Listen folks – the mere fact that this incident is coming to light after four years have passed should tell you something. Somebody’s planning to make his (or her) bones out of this incident. Tailhook, anyone? (That witch hunt went on for years).

  6. puffpiece says:

    I can’t help but think there is more to this than meets the eye. Commander Owen Honors deserves better than a “political correctness” sacking but I’m thinking the guy made one too many command enemies. The military can be sucky like that.

    And yes, I remember Tailhook and all the media piling on. Hopefully this will not turn into a witch-hunt. With a lot more victims of political correctness getting hurt in the process.

  7. Anonymous says:

    This is a difficult subject. I work in a place where the humor can be pretty crude and men and women participate.

    I’ve also walked down the street and had men yell obscene things to me just because they are in a group and I am alone. It was their fun to make me uncomfortable so they could bond as men.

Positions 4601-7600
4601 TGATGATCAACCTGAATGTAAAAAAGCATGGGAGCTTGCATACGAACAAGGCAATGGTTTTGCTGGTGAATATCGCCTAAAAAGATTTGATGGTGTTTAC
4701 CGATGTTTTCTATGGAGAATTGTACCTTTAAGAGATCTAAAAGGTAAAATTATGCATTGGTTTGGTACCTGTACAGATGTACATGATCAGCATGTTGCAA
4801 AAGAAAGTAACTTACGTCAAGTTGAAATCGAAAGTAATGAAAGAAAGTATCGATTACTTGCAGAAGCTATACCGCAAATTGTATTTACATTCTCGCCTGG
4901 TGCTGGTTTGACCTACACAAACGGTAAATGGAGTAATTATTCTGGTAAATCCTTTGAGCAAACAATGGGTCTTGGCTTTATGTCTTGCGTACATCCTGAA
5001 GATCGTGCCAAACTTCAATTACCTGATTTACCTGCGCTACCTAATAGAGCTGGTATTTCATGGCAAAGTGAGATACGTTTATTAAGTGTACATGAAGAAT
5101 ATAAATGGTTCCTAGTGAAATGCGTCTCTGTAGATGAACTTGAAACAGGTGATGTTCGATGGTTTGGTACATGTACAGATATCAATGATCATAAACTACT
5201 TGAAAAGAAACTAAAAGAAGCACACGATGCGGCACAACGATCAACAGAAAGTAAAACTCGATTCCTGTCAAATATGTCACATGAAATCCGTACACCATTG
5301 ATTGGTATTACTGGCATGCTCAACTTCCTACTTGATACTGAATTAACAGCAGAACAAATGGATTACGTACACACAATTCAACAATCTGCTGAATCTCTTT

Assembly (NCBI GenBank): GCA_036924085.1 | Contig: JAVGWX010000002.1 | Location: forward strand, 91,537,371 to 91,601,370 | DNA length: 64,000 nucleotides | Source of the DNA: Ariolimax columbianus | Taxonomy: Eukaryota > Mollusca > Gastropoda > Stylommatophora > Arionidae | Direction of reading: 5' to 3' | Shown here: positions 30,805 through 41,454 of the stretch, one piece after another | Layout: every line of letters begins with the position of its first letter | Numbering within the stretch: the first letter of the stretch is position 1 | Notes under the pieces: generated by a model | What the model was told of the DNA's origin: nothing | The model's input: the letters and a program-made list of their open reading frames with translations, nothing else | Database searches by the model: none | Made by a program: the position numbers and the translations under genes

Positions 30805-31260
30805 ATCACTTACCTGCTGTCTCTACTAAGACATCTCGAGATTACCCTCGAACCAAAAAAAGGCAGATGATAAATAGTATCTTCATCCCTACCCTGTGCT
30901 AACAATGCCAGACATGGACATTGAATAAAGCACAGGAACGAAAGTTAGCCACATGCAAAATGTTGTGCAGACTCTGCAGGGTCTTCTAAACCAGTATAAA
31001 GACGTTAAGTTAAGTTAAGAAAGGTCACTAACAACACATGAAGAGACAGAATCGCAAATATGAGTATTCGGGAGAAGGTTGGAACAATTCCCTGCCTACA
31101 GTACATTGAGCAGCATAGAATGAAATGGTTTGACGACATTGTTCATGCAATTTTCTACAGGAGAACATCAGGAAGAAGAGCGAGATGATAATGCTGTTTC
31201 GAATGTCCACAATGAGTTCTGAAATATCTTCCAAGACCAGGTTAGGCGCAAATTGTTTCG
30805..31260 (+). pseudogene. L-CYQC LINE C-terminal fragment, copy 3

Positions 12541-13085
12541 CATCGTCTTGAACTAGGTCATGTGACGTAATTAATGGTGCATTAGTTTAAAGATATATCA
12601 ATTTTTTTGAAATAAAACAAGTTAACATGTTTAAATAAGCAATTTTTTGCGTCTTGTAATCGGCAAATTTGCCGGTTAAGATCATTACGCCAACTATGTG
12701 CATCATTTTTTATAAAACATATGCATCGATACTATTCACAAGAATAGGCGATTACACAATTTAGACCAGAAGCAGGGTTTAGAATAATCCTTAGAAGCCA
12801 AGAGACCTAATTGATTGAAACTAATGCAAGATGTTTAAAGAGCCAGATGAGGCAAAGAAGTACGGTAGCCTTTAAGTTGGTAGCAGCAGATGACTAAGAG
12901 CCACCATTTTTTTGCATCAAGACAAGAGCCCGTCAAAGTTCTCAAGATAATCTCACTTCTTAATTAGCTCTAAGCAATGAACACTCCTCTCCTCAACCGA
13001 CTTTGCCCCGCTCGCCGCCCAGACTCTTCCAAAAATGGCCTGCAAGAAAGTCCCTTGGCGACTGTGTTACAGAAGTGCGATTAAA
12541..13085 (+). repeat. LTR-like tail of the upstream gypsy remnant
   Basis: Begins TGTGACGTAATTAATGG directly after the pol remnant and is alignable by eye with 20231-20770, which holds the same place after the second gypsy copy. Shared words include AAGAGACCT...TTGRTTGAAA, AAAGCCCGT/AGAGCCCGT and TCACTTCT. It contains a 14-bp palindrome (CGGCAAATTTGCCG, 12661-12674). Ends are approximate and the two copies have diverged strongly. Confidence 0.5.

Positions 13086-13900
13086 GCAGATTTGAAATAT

I’ve worked in a place where a man continually made sexual comments about me to fellow workers even though he knew I didn’t like it. It made my workday hellish, to be frank.

    So, what’s the answer? Truth to tell, I don’t know.

  8. kbob in Katy says:

    Best to relieve the CAPT. We would not want to put all his experience and training into protecting the nation because he has offended someone – 4 years ago.

    Actually, I am offended that anyone is offended. They sleep under the blanket of protection that the military provides, then attempts to destroy the military while paying lip service to “honoring the troops.” Well, this is life in the real world. Warriors can be rude crude and socially unacceptable. But you are alive and free. End of the story.

  9. John Bibb says:

    ***
    Good thing they don’t videotape the crossing the international dateline “parties”!
    ***
    There would be a lot of new Captains!
    ***
    Go Navy!
    ***